Creating an environment conducive to sleep
A comfortable bed and inviting bedroom can also be effective sleep aids, and can make a difference in the quality of sleep experienced. The following can make for a restful environment:
- Body or neck pillows to provide support; pillows under the knee, or between the knees if a patient sleeps on his side, can relieve stress on painful areas.
- A high quality mattress that is both comfortable and provides adequate support. May consider trying different mattress or beds.
- Appropriate levels of light and sound. Light can be minimized using black-out curtains, and noise diminished by a solid wood door between rooms. Alternatively, gentle music can provide a soothing background to drift off.
Medications for Sleep
If behavior and environment changes have not proven to be sufficient sleep aids, patients should discuss with their physician whether over-the-counter or prescription drugs should be used for pain control and/or sleep assistance. Caution should taken when using sleep aids with other medications such as opioids as together they can increase cardiac and/or respiratory surpression.
- Pain medication. These include analgesics (e. g. Tylenol), and non-steroidal anti-inflammatory agents (NSAIDs), such as aspirin, ibuprofen (e. g. , Advil), naproxen (e. g. , Aleve), and the new COX-2 inhibitors. Stronger prescription pain relievers include muscle relaxants (generally used to treat muscle spasms) and antidepressants and anticonvulsants, which are sometimes used to treat nerve pain. Narcotic pain relievers are available but are generally used after surgery to treat intense pain.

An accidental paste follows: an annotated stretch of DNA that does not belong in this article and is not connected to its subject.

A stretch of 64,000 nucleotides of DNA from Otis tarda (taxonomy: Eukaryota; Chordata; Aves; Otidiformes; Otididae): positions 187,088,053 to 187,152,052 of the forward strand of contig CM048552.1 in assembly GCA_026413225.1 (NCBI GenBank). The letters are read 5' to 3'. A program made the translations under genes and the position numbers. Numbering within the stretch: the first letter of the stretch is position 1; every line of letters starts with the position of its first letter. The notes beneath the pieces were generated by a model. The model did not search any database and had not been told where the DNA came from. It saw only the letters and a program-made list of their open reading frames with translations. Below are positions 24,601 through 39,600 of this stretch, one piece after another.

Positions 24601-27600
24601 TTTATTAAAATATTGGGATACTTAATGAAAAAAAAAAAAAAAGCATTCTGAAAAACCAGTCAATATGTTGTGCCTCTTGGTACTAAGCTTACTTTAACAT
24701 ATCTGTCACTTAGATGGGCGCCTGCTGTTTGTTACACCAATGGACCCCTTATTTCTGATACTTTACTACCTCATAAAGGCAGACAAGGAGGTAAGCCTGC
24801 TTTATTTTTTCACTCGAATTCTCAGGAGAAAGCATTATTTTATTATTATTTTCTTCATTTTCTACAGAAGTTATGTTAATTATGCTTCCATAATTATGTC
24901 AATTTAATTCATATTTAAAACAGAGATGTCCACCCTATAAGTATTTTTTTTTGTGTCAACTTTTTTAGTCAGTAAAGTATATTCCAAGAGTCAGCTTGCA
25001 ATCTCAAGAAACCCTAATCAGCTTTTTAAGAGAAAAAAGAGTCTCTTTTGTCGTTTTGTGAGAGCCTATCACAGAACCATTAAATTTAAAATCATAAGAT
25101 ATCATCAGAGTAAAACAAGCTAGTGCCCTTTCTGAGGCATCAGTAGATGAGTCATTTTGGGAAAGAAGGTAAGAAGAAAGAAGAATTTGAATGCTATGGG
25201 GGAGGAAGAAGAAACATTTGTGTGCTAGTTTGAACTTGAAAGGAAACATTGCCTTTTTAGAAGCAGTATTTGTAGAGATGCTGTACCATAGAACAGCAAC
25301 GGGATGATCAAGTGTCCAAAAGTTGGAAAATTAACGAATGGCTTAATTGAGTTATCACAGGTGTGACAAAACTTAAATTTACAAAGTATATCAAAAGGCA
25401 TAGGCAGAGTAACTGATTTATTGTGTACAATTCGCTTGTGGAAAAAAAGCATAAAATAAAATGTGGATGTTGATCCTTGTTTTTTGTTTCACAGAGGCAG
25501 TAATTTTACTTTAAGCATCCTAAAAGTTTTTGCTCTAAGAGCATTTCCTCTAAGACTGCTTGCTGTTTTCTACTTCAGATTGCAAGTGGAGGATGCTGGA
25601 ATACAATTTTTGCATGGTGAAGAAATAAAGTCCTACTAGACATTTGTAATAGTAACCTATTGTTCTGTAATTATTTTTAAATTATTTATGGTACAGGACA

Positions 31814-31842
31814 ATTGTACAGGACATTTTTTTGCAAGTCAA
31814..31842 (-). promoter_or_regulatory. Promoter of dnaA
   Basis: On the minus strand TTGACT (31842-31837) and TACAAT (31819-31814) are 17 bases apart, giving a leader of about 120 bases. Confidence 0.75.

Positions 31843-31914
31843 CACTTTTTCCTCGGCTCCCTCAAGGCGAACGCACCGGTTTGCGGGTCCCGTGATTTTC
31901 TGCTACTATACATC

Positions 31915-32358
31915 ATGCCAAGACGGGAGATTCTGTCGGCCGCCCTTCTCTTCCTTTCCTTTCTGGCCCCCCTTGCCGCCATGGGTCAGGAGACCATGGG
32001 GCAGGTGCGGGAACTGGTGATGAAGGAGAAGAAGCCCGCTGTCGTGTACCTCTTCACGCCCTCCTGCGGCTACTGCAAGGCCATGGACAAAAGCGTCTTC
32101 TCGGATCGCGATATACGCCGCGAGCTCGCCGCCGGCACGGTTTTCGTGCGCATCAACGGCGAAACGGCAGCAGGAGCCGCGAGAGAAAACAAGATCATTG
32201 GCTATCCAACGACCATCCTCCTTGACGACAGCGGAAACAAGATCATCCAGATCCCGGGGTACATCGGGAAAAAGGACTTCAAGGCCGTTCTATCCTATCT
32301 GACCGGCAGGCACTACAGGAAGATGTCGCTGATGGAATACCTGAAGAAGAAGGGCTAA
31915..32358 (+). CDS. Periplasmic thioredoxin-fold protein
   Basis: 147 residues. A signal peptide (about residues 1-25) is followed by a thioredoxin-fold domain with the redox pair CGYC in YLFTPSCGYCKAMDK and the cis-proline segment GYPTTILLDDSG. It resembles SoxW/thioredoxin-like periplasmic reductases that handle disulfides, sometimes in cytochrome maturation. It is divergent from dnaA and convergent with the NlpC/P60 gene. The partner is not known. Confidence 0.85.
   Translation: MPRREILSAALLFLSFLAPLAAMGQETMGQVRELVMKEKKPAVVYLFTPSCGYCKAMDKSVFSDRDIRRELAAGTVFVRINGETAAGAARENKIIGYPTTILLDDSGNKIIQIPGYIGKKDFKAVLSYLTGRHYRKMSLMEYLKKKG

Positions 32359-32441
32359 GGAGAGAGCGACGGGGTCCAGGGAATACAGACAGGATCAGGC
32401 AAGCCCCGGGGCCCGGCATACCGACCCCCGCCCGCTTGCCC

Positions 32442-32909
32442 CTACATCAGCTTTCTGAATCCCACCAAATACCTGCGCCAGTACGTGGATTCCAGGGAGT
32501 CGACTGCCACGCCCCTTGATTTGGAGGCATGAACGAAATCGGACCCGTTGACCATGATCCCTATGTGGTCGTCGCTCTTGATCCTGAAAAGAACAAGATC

- Sleep medications. These can include over-the-counter drugs that have a sedating effect, like antihistamines, or combination pain reliever and sleep aids, such as Tylenol PM. Hypnotics are stronger prescription medications that promote sleep, and fall into two classes: the benzodiazepines (e. g. , Halcion or Restoril), and the non-benzodiazepines, benzodiazepine receptor agonists (e. g. Ambien or Lunesta). A newer sleep aid, Belsomra, has shown to improve duration of sleep and improve the normal REM sleep patterns.
- Antidepressants (Antidepressant medications). Sometimes sleep disturbance in pain patients can be a result of untreated clinical depression. Other symptoms of clinical depression include appetite disturbance, decreased energy and motivation, lowered sex drive, crying spells, anxiety, lack of enjoyment, or problems with concentration and memory. If you are experiencing these symptoms discuss the possibility of antidepressants with your physician. Sleep disturbance should improve as the depression improves, beginning one to three weeks after starting antidepressants.
While all these medications have been approved by the FDA, it should be noted that all have side effects which patients should consider, including the highly addictive nature of some pain medications and sleep aids. Also, combinations of pain and sleep medications may interact poorly, so caution should be exercised when using both types of drugs.
13710 Olive Boulevard (Primary Office)
Chesterfield, MO 63017
Telephone: 314-469-PAIN (7246)
Exchange: 314-441-6965 (for after-hour Emergencies Only)